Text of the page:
For companies operating in Turkey, 2019 was an eventful year for tax regulatory change and in particular, e-invoicing reform. Since it was first introduced in 2012, the e-invoicing mandate has grown, and companies are having to adapt in order to comply with requirements in 2020 and beyond. Turkey’s digital transformation and e-invoicing landscape continues to evolve.
According to the General Communique on the Tax Procedure Law (General Communique), more taxpayers now need to comply with the mandatory e-invoicing framework. The General Communique published on 19 October 2019 covers other e-documents such as e-arşiv, e-delivery note, e-self-employment receipts, e-producer receipts, e-tickets, e-note of expenses, e-Insurance Commission Expense Documents, e-Insurance Policies, eDocument of Currency Exchange, and e-Bank Receipts.
From 1 July 2020, taxpayers with a gross sales revenue of TL 5 million or above in fiscal years 2018 or 2019 must switch to the e-invoice system. Taxpayers who meet these requirements in 2020 or later, should switch to the e-invoice system at the beginning of the seventh month of the following accounting year.
Turkey’s tax authority has set some sector-based parameters for businesses operating in Turkey. Companies licensed by the Turkish Energy Market Regulatory Authority, middlemen or fruits or vegetable traders, online service providers facilitating online trade, importers and dealers are some of the taxpayers also required to switch to e-invoices, irrespective of their turnover.
E-arsiv fatura documents B2C transactions. But also in case the transacting counterparty is not registered with the TRA for e-invoicing. Similar to e-invoice, the e-arşiv invoice, became mandatory for intermediary service providers; online advertisers; and intermediary online advertisers who switched to the system from 1 January 2020.
Taxpayers not in scope for e-invoice and e-arşiv must issue e-arşiv invoices through the Turkish Revenue Administration´s portal. That is if the total amount of an invoice issued, including taxes, exceeds:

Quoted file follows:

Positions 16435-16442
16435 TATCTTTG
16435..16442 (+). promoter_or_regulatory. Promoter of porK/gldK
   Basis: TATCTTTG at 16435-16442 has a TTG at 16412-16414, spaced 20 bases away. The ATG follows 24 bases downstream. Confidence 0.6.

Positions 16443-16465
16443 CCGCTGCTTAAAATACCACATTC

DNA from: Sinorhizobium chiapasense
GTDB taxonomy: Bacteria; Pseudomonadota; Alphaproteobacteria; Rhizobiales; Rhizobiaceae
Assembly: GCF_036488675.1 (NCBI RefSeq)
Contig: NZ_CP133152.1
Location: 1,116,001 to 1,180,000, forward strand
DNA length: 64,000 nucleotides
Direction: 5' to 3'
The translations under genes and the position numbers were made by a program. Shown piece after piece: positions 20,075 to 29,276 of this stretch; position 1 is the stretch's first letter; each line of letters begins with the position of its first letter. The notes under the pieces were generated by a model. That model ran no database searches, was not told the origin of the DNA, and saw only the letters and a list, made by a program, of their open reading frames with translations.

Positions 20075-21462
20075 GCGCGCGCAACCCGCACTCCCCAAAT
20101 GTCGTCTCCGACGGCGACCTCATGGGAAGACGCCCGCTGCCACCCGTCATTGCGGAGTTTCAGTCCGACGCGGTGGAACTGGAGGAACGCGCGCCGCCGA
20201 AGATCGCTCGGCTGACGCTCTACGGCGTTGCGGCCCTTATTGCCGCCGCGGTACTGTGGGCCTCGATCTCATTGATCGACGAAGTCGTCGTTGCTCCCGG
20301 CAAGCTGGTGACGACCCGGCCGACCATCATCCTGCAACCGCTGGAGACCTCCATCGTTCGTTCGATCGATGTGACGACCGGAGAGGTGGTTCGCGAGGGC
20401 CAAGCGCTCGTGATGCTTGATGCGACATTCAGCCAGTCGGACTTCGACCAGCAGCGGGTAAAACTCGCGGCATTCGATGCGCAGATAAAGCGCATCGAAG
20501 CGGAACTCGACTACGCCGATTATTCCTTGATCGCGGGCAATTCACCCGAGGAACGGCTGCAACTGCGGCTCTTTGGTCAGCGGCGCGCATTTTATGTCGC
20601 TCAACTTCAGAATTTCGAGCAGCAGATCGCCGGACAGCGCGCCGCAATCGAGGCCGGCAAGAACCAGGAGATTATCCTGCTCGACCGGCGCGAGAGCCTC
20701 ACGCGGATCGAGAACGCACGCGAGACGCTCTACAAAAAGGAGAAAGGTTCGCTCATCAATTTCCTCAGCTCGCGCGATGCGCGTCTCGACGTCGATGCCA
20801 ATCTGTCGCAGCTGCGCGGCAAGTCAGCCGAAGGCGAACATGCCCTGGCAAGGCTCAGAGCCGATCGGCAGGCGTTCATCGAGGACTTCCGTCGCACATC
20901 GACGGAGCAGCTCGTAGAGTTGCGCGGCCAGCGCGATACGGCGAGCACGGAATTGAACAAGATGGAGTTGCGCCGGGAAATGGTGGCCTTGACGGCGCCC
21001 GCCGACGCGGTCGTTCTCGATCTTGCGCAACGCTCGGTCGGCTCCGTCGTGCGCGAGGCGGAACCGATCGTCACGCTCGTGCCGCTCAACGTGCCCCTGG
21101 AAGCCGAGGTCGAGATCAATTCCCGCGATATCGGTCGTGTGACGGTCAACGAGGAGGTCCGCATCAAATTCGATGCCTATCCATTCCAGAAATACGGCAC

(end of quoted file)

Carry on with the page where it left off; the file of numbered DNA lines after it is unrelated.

Turkey’s Government continues to tackle its VAT gap through digital transformation. By taking greater control of reporting and requiring more granular tax detail. So, businesses operating in Turkey need powerful e-invoicing strategies to comply with the growing demands for digital tax transformation.
Sovos has more than a decade of experience keeping clients up to date with e-invoicing mandates all over the world.
As more and more countries across the world depend on VAT, GST or other indirect taxes as the single most significant source of public revenue, governments are increasingly asking themselves what technical means they can use to ensure that they maximise the collection of the taxes due under the new tax regimes. India is the most recent such example.
GST was introduced in India in July 2017, following many years of discussions and negotiations between different stakeholders in the country. The reform has entailed significant simplifications and streamlining of taxation in India. While the road to roll-out of the tax was bumpy, it was by international comparison very quick. Nearly two years down the road, the roll-out is widely viewed as a success, and it appears as if the government is ready to take the GST success story one step further by introducing real-time tax controls to the B2B e-invoicing process.